Never substitute technology for in-person. Technology is an enhancement not a replacement.
I’ve read many, many blogs, websites, brochures, fliers, posters, ads… you name it. Let’s get real. People might like to be pampered and entertained, witness exotic customs or seek adventure and excitement. All of this is true.
I have a better question for people in the tourism industry–all you copywriters, marketers and ad guys out there whose job it is to lure the almighty American dollar into the hands of tourist destination A or B…
Question: What do people really need?
Answer: They need to feel connected.
Give people an opportunity to “Be a local” and be a part of a community when they travel–to reconnect with themselves and connect to the community they’re visiting.
Marketers and copywriters, sell THAT. I dare you.
Daphne’s List of Seven–VALUES-CENTERED BRANDING STRATEGY For Visionary professionals
E.G. Nike doesn’t market shoes. The company markets values. Oh, and by the way, you can buy a really expensive pair of athletic shoes that show the world that you are all about those same values: “Just do it,” “Pledge your heart to the game,” all about endurance, character, commitment, perseverance, etc. McDonald’s doesn’t market hamburgers. Coca-Cola doesn’t market soda. The list goes on… These companies market experiences, emotions and VALUES.
(hint: they should be the same)
2. Who is your public–your customers/clients? What do they value? If you’re not sure, ask them. I promise, they will tell you.
3. Values match: Do your values match theirs? If not, work on this so that they do match.
(hint: sometimes a very progressive visionary company is in a position to attempt to amplify the existing values of its public, usually by increasing the visioning capacity of its public. Imagine a more compassionate, resourceful, sustainable and collaborative culture. Imagine homes, food and clothing for all. Imagine art and creativity is as valued in education as math and reading. Imagine teachers are paid their worth.)
4. Create the image: Imagine the future is already here–what does this picture look like? If the values your business represents become a large part of the culture, what will change? Define the image of that change.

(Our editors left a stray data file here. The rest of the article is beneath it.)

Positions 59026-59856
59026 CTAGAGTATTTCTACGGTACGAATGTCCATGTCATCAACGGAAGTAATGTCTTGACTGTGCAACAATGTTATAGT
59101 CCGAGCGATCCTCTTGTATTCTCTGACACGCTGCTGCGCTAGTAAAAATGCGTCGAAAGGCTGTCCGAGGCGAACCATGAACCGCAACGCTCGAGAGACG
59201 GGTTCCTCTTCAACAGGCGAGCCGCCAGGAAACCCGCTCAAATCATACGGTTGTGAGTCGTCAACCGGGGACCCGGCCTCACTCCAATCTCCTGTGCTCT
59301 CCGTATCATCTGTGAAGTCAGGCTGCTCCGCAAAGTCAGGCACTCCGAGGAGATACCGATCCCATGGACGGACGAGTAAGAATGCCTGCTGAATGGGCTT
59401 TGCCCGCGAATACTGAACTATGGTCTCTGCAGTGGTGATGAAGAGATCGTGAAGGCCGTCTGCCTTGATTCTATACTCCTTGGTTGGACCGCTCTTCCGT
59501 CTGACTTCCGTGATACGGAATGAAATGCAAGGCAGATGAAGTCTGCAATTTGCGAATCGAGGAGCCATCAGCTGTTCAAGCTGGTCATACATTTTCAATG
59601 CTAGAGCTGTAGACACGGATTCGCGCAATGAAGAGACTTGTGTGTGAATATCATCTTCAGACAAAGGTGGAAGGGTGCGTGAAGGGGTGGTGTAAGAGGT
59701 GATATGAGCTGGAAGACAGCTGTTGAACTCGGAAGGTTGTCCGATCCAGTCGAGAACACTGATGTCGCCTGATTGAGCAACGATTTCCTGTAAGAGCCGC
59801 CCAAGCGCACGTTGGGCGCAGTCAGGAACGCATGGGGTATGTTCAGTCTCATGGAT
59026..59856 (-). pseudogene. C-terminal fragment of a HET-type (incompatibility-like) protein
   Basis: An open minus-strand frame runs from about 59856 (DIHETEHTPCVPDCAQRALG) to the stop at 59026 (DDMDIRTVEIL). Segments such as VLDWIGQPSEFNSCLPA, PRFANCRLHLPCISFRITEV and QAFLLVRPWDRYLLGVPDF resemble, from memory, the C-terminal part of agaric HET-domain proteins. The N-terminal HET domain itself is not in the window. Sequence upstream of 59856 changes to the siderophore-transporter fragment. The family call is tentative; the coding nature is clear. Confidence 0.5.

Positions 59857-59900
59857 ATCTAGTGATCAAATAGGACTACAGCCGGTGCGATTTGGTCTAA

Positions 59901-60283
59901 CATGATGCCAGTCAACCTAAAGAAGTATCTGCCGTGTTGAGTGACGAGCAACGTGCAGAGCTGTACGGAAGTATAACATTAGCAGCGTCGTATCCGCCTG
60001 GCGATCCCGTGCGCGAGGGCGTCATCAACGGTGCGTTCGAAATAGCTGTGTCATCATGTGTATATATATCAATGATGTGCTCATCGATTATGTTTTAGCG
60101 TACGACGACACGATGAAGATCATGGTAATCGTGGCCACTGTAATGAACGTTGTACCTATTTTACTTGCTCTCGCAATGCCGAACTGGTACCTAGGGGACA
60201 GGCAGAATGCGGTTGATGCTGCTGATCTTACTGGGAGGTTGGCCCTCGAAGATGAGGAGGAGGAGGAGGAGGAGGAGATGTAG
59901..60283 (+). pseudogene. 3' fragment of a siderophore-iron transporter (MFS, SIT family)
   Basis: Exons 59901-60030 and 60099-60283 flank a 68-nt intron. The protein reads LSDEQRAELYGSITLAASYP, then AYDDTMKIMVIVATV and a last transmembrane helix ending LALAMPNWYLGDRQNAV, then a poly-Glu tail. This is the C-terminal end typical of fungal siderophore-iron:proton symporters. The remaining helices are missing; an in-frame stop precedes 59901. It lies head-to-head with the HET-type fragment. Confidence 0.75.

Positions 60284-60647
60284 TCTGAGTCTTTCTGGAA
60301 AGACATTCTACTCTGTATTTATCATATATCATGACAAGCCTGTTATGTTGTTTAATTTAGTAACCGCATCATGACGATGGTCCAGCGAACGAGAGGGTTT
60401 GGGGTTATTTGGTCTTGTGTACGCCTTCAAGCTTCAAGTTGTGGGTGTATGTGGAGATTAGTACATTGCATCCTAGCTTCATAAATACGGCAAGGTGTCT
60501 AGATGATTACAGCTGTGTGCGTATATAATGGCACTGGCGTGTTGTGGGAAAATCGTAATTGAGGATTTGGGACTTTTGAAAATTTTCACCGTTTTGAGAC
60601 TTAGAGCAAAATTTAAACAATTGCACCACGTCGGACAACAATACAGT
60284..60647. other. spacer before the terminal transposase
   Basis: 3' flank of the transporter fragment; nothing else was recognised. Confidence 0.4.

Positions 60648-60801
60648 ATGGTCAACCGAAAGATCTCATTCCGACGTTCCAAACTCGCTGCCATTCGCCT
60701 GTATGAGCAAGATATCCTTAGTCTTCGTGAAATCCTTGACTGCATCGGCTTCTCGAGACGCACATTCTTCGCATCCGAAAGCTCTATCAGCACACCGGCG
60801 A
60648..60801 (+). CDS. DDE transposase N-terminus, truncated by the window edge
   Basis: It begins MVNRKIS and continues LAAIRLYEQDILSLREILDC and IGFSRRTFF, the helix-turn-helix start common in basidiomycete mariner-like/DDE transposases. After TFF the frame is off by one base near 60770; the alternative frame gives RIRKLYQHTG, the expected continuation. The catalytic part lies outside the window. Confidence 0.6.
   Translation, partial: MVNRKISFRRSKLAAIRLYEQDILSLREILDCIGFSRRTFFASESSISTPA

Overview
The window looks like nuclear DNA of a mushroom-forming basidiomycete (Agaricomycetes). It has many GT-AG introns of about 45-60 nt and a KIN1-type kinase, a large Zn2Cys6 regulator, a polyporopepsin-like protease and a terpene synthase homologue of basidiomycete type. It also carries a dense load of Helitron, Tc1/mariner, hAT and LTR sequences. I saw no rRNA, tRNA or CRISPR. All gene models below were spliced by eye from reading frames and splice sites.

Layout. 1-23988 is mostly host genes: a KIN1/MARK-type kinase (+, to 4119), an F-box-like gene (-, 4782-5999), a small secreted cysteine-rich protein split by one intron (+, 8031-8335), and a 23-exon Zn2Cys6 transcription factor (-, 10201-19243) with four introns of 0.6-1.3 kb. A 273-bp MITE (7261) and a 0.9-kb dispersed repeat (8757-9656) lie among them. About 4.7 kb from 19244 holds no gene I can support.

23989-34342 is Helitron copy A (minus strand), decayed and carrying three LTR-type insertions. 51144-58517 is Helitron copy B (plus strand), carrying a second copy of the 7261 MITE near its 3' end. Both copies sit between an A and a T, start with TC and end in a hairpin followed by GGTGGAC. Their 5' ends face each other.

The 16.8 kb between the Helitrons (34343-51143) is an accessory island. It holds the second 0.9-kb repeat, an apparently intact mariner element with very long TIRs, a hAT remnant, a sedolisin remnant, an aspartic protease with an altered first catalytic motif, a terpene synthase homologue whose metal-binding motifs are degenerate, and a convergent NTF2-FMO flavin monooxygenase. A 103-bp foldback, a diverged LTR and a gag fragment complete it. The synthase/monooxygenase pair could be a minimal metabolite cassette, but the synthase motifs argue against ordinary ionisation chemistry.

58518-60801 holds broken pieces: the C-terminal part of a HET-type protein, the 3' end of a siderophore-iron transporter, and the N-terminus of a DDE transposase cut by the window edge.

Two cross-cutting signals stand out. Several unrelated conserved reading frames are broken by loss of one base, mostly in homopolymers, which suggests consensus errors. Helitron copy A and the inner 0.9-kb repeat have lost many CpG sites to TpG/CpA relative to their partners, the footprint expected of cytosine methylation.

(hint: This is not your logo. This is an image that can speak louder than words–can be a video, a photograph or something more creative. It is at least visual or at most multi-sensory)
5. Tie this into your communications strategies: key messages, elevator speeches, ad campaigns, media relations, blog and Twitter posts, etc.
6. Get feedback/research: Ask your public if they feel your brand is representing the targeted values well? Ask if these values are representative of the public’s values?
(hint: your overall business operations and practices must also mirror the values you promote. Your communications strategy must be woven into your business culture. In other words, you can’t claim to be a champion for valuing diverse voices and devalue the voices of some staff members. hypocrisy will be revealed sooner or later.)
7. Communicate: Respond to the individuals who took their time to give you feedback. Thank them for participating in surveys or answering questionnaires, etc. Most importantly, let them know you’re listening by taking action based on their responses. Be authentic, responsive, transparent and accountable. Think of creative ways to make sure this happens.